“Six Moon Dance” by Sheri S. Tepper

“Six Moon Dance” by Sheri S. TepperSix Moon Dance by Sheri S. Tepper
Published: 1999 by Harper Voyager
Genres: Science Fiction
Pages: 544
Format: Paperback
Source: Purchased
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Last year, I discovered Sherri S. Tepper’s novel “Singer From the Sea.”  It was one of the most bizarre books that I’ve ever read, and I described it in my review as a amalgamation of Dune, Fern Gully, and A Handmaid’s Tale.  When I saw more Sherri Tepper books at the used book store, I couldn’t help myself.  I knew that at the very least, I’d be in for something different.  “Six Moon Dance” is exactly what I expected–strange, beautifully written, imaginative, and yet vaguely disappointing.

The basic setup of the universe of “Six Moon Dance” reminded me a bit of Asimov’s Foundation Trilogy.  Space travel and colonization raised a host of questions about the meaning of intelligent life, and war and conflict became commonplace.  However, a wise man named Haraldson came up with a series of edicts in order to create an atmosphere of interstellar peace and cooperation.  One such rule is that one can’t set up a colony on a planet that has already has indigenous intelligent life.  In order to enforce Haraldson’s edicts, an intelligent robot called the Questioner was created to travel to different worlds and to destroy those civilizations that refused to comply.

The main story arc of “Six Moon Dance:” is set on the planet of Newholme.  Newholme has one seriously fucked up social structure, which is due to a gender imbalance.  Because women are scarce, they are given special treatment within Newholme’s society. After high-class women have produced children, which is seen as their social duty, they are allowed the service of hunk, a courtesan who’s had a vasectomy.  Meanwhile, men are required to wear veils in public and have limited rights.  Think of Western stereotypes about the Middle East, and reverse them.

Mouche, our protagonist, is in training to be such a courtesan.  He was born in a poor family that didn’t produce any girls, and so his family sold him to a brothel to make ends meet.  However, Mouche’s world is about to change, as a visit from the Questioner reveals dark secrets about Newholme’s past.  Meanwhile, an unprecedented increase in volcanic activity threatens to make the Questioner’s visit a moot point and to destroy all civilization on the planet.

To be quite frank, Newholme’s social structure made me a bit queasy.  I realize that’s the effect that Tepper was going for–to make readers uncomfortable to point out flaws in our own perception of gender roles–but I think that Tepper’s commentary on gender overshadowed an otherwise fantastic story.  The exposition of Newholme’s history and secrets was absolutely brilliant (I’d say more, but that would be going into extreme spoiler territory), but the blatant treatment of gender roles was distracting.  A more subtle approach would have gotten the point across without coming off as preachy.  I was also unsatisfied with the way that the story ended.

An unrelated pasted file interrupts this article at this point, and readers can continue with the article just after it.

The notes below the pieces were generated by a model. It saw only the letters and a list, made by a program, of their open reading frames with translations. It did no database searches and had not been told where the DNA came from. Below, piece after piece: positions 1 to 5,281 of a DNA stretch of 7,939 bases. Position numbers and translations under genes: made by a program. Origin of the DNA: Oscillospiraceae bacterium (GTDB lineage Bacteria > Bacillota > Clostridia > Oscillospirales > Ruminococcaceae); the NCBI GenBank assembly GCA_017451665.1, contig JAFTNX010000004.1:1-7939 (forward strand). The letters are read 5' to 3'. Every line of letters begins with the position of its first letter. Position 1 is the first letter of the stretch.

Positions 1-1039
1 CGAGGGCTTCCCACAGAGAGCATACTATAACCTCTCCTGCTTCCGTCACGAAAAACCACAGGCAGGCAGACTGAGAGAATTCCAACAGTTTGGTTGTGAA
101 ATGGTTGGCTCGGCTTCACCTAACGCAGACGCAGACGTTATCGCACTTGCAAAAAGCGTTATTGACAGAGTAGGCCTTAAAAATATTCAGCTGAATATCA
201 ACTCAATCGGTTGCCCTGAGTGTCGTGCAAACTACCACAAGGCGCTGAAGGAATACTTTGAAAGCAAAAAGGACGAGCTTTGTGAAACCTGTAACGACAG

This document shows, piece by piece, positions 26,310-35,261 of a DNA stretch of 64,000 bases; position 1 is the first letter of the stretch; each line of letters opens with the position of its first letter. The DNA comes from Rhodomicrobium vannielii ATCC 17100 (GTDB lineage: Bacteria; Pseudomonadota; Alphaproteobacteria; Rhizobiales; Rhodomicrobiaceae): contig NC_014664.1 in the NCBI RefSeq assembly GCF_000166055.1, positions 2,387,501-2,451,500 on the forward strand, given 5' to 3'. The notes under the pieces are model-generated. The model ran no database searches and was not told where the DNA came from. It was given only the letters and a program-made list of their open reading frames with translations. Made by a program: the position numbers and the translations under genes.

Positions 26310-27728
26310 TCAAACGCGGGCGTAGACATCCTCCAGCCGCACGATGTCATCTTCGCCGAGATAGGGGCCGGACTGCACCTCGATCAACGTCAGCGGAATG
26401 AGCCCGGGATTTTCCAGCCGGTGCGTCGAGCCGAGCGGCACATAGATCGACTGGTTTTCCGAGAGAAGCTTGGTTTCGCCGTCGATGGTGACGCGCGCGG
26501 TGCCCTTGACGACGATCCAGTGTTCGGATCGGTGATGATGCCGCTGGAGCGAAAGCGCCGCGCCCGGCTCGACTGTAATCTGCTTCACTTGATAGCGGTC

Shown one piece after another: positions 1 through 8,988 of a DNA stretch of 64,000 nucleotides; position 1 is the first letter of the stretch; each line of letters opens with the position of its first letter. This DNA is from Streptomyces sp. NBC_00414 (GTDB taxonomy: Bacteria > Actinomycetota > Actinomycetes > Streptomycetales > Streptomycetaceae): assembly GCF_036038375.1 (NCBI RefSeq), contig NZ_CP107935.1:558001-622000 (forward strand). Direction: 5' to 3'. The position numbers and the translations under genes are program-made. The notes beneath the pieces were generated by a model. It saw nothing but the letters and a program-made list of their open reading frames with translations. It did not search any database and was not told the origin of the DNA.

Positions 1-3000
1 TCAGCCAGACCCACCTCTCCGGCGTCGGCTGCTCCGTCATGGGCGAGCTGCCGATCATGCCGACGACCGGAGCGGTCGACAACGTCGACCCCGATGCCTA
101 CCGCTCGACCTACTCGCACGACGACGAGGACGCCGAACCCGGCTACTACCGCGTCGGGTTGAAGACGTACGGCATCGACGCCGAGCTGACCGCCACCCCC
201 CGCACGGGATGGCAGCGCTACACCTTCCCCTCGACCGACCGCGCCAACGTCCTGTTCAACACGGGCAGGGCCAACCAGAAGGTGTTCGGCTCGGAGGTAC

While “Six Moon Dance” doesn’t fulfill its full potential, it is still an enjoyable read.  Tepper is able to craft a story filled with intrigue and imagination, and the creatures that she creates are captivating and complex.  Just be warned that the eco-feminist message is pronounced, blunt, and at times overwhelming.


I read this book as part of The 2013 Science Fiction Experience.

8 thoughts on ““Six Moon Dance” by Sheri S. Tepper

  1. Hi Grace
    MMmm, this doesn’t sound like one for me but thanks for the review. That whole thing with women being scarce and therefore treated like precious objects put me in mind of The Moon is a Harsh Mistress.
    Lynn 😀

    1. I felt like this one had so much potential, too, because Tepper’s worldbuilding and writing style are so wonderful. She just gets so caught up in trying to deliver a message that sometimes it feels like the story itself isn’t the point.

    1. It’s especially frustrating if the story is otherwise wonderful, which is why I’ll probably continue reading more of Tepper’s books, even though she does come off as preachy.

      1. A series I read recently was a bit overly influenced by Christian/Judeo theology as to make me role my eyes, but the author’s stories are so engaging, I can’t put them down. It would be one thing if they were billed that way I knew coming into the story what was going to be a not so subtle subtext, but that was not the case.

        It’s one of my reasons I dislike Twilight. I don’t mind sparkling vampires, but I do have a problem with a religious view being passed off as 1800s chivalry. At least own the subtext.

    1. Even though I’m never fully satisfied with her books, she does have an interesting way of looking at the world, and using a role reversal within her social structure is at least a different way of making people look at gender within society. If she could do that in a slightly more subtle way, then she’d be one of my favorite authors.

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